Nothing lasts forever – especially your IT assets. When you can no longer receive critical updates and support from the vendor, you run the risk of vulnerabilities opening the door for a security incident or costly downtime.
According to a Ponemon Institute Vulnerability Survey, unpatched vulnerabilities are involved in the majority of data breaches. Take, for example, the WannaCry outbreak, which successfully exploited a vulnerability in an unpatched version of Windows 7, impacting more than 230,000 computers and costing over $4 billion in losses globally. The keyword here is “unpatched.” When products reach End of Life (EOL) or End of Service Life (EOSL), essential updates and patches required to keep hackers out are missing, leaving gaps in your cybersecurity.
In this post, we’ll take a look at the differences between EOL and EOSL, what they mean to your organization, and how Lansweeper Embedded Technologies’’ Device Enrichment Catalog can help you stave off the possibility of outdated devices weakening your stakeholders’ cybersecurity posture.
EOL and EOSL are related, but there are important differences between these two terms.
When an IT device reaches EOL or EOSL, performance problems, software compatibility issues, and security vulnerabilities are common. This leads to lower operational efficiency, potential business disruption due to downtime, and a much higher risk of a security breach.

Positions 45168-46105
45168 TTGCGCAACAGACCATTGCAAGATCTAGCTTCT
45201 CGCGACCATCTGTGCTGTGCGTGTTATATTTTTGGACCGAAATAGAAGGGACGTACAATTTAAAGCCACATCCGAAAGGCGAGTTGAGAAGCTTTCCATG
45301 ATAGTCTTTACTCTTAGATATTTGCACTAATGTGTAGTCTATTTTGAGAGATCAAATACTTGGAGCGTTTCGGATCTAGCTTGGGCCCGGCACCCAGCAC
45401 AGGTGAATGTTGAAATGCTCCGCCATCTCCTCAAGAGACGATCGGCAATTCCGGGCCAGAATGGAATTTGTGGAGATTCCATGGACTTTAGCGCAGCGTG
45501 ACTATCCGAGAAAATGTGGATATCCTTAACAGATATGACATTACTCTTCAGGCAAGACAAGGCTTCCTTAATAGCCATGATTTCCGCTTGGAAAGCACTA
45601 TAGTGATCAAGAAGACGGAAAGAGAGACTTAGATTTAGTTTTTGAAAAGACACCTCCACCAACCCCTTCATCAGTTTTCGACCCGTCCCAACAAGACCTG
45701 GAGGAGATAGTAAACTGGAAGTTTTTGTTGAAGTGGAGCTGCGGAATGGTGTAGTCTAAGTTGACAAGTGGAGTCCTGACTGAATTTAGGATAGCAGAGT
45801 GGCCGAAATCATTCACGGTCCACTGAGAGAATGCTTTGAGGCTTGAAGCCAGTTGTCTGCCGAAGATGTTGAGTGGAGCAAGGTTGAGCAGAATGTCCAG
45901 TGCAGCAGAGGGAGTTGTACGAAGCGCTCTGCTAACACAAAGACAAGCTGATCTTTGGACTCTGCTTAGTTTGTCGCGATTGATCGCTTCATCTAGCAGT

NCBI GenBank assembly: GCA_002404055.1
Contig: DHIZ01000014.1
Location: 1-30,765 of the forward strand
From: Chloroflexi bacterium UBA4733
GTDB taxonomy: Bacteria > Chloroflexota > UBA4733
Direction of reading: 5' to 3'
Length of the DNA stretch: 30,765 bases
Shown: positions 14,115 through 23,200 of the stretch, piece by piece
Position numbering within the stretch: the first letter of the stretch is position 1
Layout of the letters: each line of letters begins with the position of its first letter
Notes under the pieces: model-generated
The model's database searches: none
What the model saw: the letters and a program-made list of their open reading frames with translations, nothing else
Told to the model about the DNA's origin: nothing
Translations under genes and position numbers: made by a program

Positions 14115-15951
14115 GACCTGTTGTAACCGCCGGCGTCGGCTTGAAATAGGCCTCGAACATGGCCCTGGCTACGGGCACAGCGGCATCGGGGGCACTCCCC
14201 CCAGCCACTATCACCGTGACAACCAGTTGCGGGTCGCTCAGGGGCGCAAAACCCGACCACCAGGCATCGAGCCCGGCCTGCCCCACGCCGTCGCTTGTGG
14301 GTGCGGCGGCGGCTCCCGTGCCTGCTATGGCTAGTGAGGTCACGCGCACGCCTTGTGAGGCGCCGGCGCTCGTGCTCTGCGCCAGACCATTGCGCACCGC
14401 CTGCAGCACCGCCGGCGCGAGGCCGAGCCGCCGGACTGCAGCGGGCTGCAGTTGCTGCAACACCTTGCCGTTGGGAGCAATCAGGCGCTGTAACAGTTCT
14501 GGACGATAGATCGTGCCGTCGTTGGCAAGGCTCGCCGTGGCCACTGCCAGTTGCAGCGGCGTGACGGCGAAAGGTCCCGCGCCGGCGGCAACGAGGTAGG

Maintaining a complete client’s IT asset inventory is a first step toward monitoring the lifecycle of their IT assets. But even a detailed inventory of the IT estate may not provide the context you need to plan ahead for an EOL or EOSL fire drill. It’s important to be aware of what stage of life hardware assets are in at all times, so stakeholders can plan and budget for migrations, implementations, and device disposal effectively, and ensure continued business operations. Failing to monitor EOL and EOSL dates can result in missing critical security patches and updates. If you don’t know that the equipment is no longer supported, you may not even be aware of vulnerabilities until it’s too late.
Even if no security risk exists, aging equipment can decrease productivity, as employees wait for IT to replace their devices. What’s more, the IT department can quickly become bogged down with requests, if a particular device that’s used by many employees reaches EOSL. And, if you don’t know that a wide-scale rip-and-replace is necessary, you may not even have the resources or budget allocated to make it happen. Swapping out hardware at the wrong time – for example, during a new product launch or before a major company event – could have a major impact on revenue.
So how do you keep track of EOL and EOSL dates and details for your rapidly expanding IT estate along with the context you need to make informed decisions? Lansweeper’s Device Catalog, powered by Fing, is the answer. The Device Catalog is an API-based solution that works seamlessly with Lansweeper’s Credential-free Device Recognition (CDR) technology to enrich identified devices with detailed product metadata that would otherwise be undiscoverable, including EOL, EOSL, warranty data, security details, documentation and support, available smart-home integrations and more.
Device Enrichment Catalog is verified and vetted by Lansweeper’s team of experts, and contains more than 263,000 products from over 29,000 brands, as well as over 30,000 operating systems. With a simple scan, you can quickly create a normalized inventory of devices, operating systems and brands, and enrich each category with this detailed information.
The Device Catalog provides consistent and predictable guidelines for support throughout the life of a product to help you manage your IT investments and environments, and plan strategically for future IT investments, migrations and implementations.
Don’t wait until your devices are EOL, EOSL and vulnerable to cyber-attacks and downtime to take action. Check out Lansweeper’s Device Catalog today.